Adverse Outcomes Among Gestational Diabetes Patients With Impaired Insulin Sensitivity

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Women with predominant insulin sensitivity defects also had larger infants and higher fasting glucose.
Women with predominant insulin sensitivity defects also had larger infants and higher fasting glucose.

(HealthDay News) – Among women with gestational diabetes mellitus (GDM), impaired insulin sensitivity, but not insulin secretion defects, is associated with a greater risk of adverse outcomes compared with normal glucose tolerance (NGT), according to a study published in Diabetes Care.

Camille E. Powe, MD, from Massachusetts General Hospital in Boston, and colleagues used oral glucose tolerance test-based indices to estimate insulin sensitivity and secretion in 809 women at 24 to 30 weeks of gestation.

 

The researchers found that women with predominant insulin sensitivity defects (51% of GDM) had higher body mass index (BMI) and fasting glucose relative to women with NGT; they also had larger infants (P=.001) and greater risk of GDM-associated adverse outcomes (P=.003). These differences were independent of BMI. BMI, fasting glucose, infant birth weights, and risk of adverse outcomes were similar for women with predominant insulin secretion defects (30% of GDM) and women with NGT.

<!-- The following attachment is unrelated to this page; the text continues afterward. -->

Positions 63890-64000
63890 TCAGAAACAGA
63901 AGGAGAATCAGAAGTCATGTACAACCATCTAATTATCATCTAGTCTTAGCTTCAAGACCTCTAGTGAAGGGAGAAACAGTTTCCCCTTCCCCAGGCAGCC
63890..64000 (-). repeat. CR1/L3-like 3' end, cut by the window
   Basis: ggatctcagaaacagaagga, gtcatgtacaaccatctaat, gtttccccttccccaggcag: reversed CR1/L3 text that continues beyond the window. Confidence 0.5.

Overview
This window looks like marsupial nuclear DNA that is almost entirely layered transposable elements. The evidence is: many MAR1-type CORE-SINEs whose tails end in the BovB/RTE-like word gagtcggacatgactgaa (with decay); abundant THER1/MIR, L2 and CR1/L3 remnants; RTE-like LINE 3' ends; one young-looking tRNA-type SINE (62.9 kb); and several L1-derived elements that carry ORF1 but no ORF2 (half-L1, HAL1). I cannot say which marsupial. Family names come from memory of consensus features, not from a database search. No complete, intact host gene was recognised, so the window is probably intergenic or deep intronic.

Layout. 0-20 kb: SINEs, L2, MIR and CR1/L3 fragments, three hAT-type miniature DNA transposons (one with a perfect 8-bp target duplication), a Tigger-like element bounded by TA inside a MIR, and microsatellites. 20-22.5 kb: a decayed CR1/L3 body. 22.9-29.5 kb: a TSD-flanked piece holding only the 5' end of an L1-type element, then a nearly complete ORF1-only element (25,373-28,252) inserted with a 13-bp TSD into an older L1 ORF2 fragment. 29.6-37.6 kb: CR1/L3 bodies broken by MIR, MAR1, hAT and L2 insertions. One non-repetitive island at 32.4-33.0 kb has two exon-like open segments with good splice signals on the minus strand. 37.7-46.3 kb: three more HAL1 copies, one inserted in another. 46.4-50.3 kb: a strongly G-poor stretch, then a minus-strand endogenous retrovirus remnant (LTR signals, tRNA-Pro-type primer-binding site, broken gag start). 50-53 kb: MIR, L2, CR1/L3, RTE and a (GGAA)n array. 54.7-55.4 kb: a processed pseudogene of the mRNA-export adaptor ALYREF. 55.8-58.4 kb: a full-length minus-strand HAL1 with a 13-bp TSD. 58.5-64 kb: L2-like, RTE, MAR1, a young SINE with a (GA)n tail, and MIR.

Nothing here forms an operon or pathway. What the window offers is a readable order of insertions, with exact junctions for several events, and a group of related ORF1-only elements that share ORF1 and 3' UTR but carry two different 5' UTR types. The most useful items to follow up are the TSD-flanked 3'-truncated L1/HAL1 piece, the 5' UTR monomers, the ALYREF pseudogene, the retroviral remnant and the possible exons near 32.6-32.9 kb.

"Heterogeneity of physiologic processes underlying hyperglycemia exists among women with GDM," the authors write. "GDM with impaired insulin sensitivity confers a greater risk of adverse outcomes."

Reference

  1. Powe CE, Allard C, Battista MC, et al. Heterogeneous contribution of insulin sensitivity and secretion defects to gestational diabetes mellitus. Diabetes Care. 2016; doi:10.2337/dc15-2672.
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